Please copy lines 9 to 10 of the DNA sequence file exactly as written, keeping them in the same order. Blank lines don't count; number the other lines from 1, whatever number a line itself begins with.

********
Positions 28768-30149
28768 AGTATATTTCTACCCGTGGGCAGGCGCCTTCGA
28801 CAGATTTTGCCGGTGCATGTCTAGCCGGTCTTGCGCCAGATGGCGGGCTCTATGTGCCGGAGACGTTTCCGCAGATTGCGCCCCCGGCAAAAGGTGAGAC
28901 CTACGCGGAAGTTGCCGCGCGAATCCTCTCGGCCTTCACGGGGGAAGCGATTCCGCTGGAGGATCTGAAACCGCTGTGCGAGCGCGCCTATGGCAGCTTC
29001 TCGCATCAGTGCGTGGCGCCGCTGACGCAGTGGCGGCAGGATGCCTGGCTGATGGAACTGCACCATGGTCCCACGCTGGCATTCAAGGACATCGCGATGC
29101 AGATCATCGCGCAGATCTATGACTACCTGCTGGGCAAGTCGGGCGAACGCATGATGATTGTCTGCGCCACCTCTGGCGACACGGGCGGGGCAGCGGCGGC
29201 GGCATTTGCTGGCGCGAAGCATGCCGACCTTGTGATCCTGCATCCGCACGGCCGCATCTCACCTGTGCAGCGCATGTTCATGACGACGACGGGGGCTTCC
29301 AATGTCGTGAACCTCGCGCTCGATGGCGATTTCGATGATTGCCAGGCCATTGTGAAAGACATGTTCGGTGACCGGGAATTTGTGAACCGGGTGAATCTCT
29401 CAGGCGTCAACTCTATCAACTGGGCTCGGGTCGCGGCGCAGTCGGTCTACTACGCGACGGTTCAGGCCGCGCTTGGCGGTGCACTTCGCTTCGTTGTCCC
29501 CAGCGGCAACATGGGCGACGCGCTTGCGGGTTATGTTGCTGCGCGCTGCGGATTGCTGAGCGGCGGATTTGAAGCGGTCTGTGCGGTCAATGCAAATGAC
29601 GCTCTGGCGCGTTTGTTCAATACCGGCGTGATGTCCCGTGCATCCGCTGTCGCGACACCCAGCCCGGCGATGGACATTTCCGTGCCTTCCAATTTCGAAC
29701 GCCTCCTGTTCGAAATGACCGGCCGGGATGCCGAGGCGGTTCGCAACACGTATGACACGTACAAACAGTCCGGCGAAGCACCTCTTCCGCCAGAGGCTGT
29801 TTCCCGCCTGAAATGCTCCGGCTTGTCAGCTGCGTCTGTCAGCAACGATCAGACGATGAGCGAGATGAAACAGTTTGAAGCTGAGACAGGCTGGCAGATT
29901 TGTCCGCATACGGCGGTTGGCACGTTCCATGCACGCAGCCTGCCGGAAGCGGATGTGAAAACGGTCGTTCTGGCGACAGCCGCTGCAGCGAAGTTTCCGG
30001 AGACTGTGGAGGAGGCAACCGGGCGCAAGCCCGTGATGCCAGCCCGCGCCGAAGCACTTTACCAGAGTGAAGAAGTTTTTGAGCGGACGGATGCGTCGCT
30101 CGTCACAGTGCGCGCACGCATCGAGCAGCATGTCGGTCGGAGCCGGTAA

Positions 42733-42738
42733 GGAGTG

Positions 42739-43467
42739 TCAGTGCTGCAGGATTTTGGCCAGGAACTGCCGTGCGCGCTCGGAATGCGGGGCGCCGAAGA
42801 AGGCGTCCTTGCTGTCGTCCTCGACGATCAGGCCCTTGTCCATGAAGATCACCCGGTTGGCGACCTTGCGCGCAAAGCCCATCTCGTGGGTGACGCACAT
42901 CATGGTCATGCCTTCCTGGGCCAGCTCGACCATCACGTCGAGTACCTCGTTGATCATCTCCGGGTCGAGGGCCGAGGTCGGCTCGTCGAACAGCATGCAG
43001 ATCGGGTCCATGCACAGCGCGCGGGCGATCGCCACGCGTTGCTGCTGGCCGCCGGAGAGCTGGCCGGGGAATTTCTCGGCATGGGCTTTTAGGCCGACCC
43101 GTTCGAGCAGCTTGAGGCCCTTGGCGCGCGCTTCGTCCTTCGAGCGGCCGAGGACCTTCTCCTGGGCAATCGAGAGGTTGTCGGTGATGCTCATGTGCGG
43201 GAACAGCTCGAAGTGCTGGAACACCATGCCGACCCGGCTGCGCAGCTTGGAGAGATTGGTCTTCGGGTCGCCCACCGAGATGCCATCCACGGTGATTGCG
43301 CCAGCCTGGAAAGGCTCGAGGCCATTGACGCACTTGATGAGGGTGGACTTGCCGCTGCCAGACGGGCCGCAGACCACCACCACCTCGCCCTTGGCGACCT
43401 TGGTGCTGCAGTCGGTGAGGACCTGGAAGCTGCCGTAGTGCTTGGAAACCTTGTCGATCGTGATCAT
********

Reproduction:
29401 CAGGCGTCAACTCTATCAACTGGGCTCGGGTCGCGGCGCAGTCGGTCTACTACGCGACGGTTCAGGCCGCGCTTGGCGGTGCACTTCGCTTCGTTGTCCC
29501 CAGCGGCAACATGGGCGACGCGCTTGCGGGTTATGTTGCTGCGCGCTGCGGATTGCTGAGCGGCGGATTTGAAGCGGTCTGTGCGGTCAATGCAAATGAC